Hope for diabetics as stem cells turned into insulin-producing cells
Hope for diabetics as scientists turn stem cells into insulin-producing cells in medical breakthrough that could ‘finally find a cure’
- Researchers created healthy beta cells, which are destroyed in type 1 diabetics
- Cells produced insulin and responded to blood sugar within days in mice tests
- It’s a step forward in the long studied treatment of cell transplantation
Stem cells have been turned into insulin-producing cells in a medical breakthrough for the treatment of type 1 diabetes.
Researchers have for years tried to figure out how to make the transformation in the hope of helping millions battling the condition.
Now, they created functioning healthy beta cells – which are destroyed in a type 1 diabetic’s body – in a petri dish.
After transplanting them into mice, the cells began to produce insulin and respond to blood sugar within days.
It has the potential of ‘finally finding a cure’ to type 1 diabetes, which strikes around 1.25million in the US and 400,000 in Britain.
Scientists believe they may ‘finally find a cure’ for type 1 diabetics after managing to create functioning healthy beta cells from stem cells, which produced insulin in mice
Type 1 diabetes is a chronic condition in which the pancreas produces little or no insulin due to the immune system attacking the cells.
In a small number of cases, diabetics can have a pancreas transplant but there is limited availability.
Transplants of just the pancreatic ‘islets’ – clusters of cells containing healthy beta cells – are currently in clinical trials, but still rely on pancreases from deceased donors.
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Therefore, scientists have been working to figure out how to program stem cells into functioning beta cells for years – but have faced obstacles.
WHAT IS A PANCREAS OR ISLET TRANSPLANT?
A pancreas transplant is usually only considered in a small number of cases of people with type 1 diabetes.
There are around a million people in the UK with type 1 diabetes, but only about 200 get a pancreas transplant each year.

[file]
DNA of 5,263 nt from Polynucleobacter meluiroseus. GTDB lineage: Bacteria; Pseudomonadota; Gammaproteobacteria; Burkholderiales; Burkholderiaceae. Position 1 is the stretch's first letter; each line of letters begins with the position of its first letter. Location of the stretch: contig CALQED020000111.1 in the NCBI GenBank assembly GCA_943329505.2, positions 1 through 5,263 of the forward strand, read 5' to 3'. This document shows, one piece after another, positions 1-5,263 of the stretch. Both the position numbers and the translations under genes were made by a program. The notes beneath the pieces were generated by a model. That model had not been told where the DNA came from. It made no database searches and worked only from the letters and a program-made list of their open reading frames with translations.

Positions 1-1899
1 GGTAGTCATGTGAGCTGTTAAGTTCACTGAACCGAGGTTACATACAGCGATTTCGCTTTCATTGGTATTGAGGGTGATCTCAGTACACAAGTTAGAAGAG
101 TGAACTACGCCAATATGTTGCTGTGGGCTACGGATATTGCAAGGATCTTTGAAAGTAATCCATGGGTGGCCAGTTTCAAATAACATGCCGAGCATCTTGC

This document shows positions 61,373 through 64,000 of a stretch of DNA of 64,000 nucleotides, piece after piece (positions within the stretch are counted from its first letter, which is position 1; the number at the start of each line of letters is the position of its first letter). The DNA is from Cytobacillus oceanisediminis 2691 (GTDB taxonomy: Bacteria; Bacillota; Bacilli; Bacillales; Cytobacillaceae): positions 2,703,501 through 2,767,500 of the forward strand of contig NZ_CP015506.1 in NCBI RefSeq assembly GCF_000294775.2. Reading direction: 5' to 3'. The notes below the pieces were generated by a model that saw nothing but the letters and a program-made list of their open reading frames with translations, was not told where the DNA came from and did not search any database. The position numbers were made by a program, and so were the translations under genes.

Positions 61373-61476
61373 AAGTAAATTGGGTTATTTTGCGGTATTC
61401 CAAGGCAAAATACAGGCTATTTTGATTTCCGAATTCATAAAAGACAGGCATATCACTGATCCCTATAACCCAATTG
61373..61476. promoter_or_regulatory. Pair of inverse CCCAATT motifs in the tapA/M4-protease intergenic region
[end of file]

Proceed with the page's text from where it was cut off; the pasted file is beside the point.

Type 1 diabetes occurs when the immune system destroys the cells (islets) in the pancreas that produce a hormone called insulin.
It can often be controlled with insulin injections, so the risks of a pancreas transplant outweigh the benefits in many cases.
It may be several months, or possibly years, before a suitable donor pancreas becomes available.
In the UK, half of the people waiting for a pancreas transplant will have had one by around 13 months.
A small number of people with type 1 diabetes may have a slightly different procedure, called islet transplantation, where only the cells that produce insulin (islet cells) are transplanted from a donor pancreas into the liver.
A thin, flexible tube (catheter) is inserted through your tummy and liver, into the vein that supplies the liver with blood. The donor islet cells are then injected into it.
If the procedure is successful, the donor cells will start making insulin. This can help people who experience severe episodes of a dangerously low blood sugar level (hypoglycaemia) that occur without warning.
Insulin treatment is often still needed after the operation, but the episodes of hypoglycaemia should be easier to control.
Dr Matthias Hebrok, senior author of the study at University of California San Francisco (UCSF), said: ‘The cells we and others were producing were getting stuck at an immature stage where they weren’t able to respond adequately to blood glucose and secrete insulin properly.
‘It has been a major bottleneck for the field.’
The team, led by Dr Gopika Nair, instead looked at the physical process by which the cells separate from the rest of the pancreas and form the so-called islets of Langerhans.
It was the formation of this islet that appeared to be important, rather than the individual cells themselves.
Dr Nair said: ‘A key principle in biology is that form follows function, so we reasoned that the formation of islets might be an important process for beta cells to mature properly.’
The researchers replicated the process in lab dishes by artificially separating partially differentiated pancreatic stem cells.
They then reformed them into islet-like clusters and the cells’ development suddenly leapt forward.
The researchers then transplanted these lab-grown ‘islets’ into healthy mice and found that they were functional in three days and produced insulin in response to blood sugar.
Dr Hebrok said: ‘We can now generate insulin-producing cells that look and act a lot like the pancreatic beta cells you and I have in our bodies.
‘This is a critical step towards our goal of creating cells that could be transplanted into patients with diabetes.’
The findings, published in Nature Cell Biology, shed hope on new treatments for diabetics that don’t rely on donors.
Dr Nair said: ‘Current therapeutics like insulin injections only treat the symptoms of the disease. Our work points to several exciting avenues to finally finding a cure.’
Diabetics can manage their disease, but are at risk of serious health complications including kidney failure, heart disease and stroke.
Patients may be eligible for a pancreas transplant from a deceased donor if they also have severe kidney disease, or if they have severe episodes of a dangerously low blood sugar level (hypoglycaemia) that occur without warning, in spite of good insulin control.
But transplants are rare and the waiting list is a long time – only about 1,000 US type 1 diabetics get pancreas transplants in any given year, and 200 in the UK.
The procedure is also very risky, and recipients must take immune-suppressing drugs for life, which can put them at greater risk of infection.
Dr Hebrok said: ‘We’re finally able to move forward on a number of different fronts that were previously closed to us. The possibilities seem endless.’
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